Cat Behavior E-mail

Scratching Furniture

Why Do Cats Scratch?
Scratching is a natural activity for all cats. By scratching on a rough surface your cat is filing his nails, so to speak, which he needs to do to keep his claws sharp and healthy. Scratching also helps him mark territory. Cats have special glands on their paws that give off scent marks for other cats to smell. A visual scratch mark is a big statement from one cat to another, but the message is made even louder by scent markings. Scratching also lets kitty release pent-up energy or emotional stress. Some cats even feel the need to scratch when they’re happy to see you.

What you can do?
The urge to scratch can’t be trained out of your cat – it ‘s natural and healthy. The issue is to find an acceptable scratching surface so that kitty doesn’t destroy the furniture or carpeting in the process. You don’t want to prevent him from using his claws altogether – you just need to redirect that behavior to an object that will serve as a proper scratching post. After a suitable substitute scratching post is found, then you can start working to make kitty understand that the furniture is not to be scratched. If he’s using his new scratching post but is still not willing to give up his favorite furniture or carpet scratching areas, then there are commercially available products that can safely persuade kitty to leave those surfaces alone. There are sprays that are designed to make the sofa’s scent distasteful to kitty; if that doesn’t work, you can try draping the furniture with netting or some other loosely woven fabric – as a rule, cats don’t like to snag their claws, and will likely stop wanting to try. If it’s the carpeting that’s the problem, use the same idea: put down an icky surface (like double-stick tape, for example) that will be distasteful for kitty to touch.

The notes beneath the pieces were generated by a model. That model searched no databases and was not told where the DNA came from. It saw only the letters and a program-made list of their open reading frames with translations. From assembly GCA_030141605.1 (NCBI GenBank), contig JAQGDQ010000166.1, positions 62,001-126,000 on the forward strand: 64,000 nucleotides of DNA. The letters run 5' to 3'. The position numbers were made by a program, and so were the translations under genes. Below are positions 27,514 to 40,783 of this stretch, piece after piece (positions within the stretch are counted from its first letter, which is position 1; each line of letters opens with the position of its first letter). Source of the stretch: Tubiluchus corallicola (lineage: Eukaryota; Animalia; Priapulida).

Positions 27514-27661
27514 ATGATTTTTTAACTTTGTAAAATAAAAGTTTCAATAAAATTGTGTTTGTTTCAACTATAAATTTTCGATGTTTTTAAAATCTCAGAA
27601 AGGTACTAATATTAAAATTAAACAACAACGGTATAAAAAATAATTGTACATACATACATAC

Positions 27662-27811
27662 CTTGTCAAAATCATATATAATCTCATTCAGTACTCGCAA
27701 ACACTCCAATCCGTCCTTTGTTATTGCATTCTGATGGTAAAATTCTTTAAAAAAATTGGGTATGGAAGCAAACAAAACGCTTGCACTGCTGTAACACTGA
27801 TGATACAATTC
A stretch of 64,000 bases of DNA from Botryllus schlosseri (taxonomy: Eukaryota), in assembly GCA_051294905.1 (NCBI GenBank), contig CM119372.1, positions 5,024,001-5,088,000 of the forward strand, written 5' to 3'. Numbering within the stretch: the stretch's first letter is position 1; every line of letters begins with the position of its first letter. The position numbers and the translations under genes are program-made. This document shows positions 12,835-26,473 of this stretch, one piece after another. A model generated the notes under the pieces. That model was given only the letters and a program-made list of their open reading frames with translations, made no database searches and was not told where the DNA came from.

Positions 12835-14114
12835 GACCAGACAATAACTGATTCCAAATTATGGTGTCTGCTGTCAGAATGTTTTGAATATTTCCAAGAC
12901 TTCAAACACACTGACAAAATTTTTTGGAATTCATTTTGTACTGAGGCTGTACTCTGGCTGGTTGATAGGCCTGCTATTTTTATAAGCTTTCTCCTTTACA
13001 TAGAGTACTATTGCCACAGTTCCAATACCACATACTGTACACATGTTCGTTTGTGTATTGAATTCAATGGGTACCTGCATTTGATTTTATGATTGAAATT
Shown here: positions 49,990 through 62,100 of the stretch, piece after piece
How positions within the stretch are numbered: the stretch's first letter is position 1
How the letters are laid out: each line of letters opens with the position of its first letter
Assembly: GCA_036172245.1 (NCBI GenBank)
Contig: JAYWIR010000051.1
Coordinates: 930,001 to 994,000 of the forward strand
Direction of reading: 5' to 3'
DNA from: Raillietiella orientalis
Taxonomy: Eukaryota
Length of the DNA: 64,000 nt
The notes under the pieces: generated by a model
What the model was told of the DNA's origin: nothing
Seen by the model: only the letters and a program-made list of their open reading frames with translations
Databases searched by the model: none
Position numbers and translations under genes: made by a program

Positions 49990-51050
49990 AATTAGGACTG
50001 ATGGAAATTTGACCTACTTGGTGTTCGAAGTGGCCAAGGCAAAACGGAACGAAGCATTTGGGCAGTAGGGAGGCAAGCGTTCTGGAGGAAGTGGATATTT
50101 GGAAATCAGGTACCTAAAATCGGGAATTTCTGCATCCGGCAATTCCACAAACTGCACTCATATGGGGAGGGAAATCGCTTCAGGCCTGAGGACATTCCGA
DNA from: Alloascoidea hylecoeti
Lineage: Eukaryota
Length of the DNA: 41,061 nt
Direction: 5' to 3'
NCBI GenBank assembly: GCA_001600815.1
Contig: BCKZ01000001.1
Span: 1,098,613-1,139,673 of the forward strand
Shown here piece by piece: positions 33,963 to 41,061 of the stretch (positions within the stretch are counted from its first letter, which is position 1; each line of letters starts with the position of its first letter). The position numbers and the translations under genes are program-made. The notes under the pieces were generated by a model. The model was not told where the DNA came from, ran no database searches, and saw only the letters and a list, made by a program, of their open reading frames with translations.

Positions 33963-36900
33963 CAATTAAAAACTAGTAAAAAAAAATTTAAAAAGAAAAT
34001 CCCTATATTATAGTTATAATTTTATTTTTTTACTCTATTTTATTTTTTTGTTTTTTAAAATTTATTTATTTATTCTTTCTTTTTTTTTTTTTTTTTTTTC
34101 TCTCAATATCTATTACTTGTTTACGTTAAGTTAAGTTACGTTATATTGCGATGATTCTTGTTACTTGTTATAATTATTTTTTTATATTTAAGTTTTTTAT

The Right Scratching Post

Some people just go out and get Kitty a scratching post. They spend a little or a lot of money, and – surprise! - the cat still prefers the sofa. If you’re serious about asking him to change his scratching habits, you might need to experiment with a few different types of scratching post placed in a few different locations before you find the one that your cat likes best. Pay attention to his scratching habits: when does he do it? Does he scratch horizontally or vertically? In which locations and for what reasons? Understanding and accommodating his scratching preferences will help Kitty make the rapid transition from household destruction to happily learning to use his scratching post. These are things to look for in a good scratching post:

Stability – If he enjoys a vertical scratching post (i.e. the furniture instead of the carpet), he likes to stretch up tall and put his full weight into the scratching effort. Make sure the new post is tall enough, but also heavy and stable enough to take the abuse without wobbling or falling over. The same holds true for horizontal scratching posts; make sure whatever scratching post you choose is big, but also as immovable and sturdy as the wall-to-wall carpeting.

Texture - The scratching post should be covered with something rough and nubbly, but different cats have different textural preferences. Sisal, rope or carpeting usually works, although some cats prefer textured cardboard or a sturdy “upholstered” fabric surface. You might need to experiment to discover kitty’s ideal preference.

Location - even if you find the ideal scratching post for your cat, it might be useless it if you don’t keep it in the right spot. When and where does kitty prefer to scratch? Is it when he gets up from a nice nap on the bed, or maybe when he greets you at the front door? If there isn’t a suitable scratching post nearby, then he’ll go for the unsuitable one. So, don't hide the post in the laundry room if he never spends quality time in there – put it where he’ll use it. If you live in a bigger house, your cat might want to have more than one.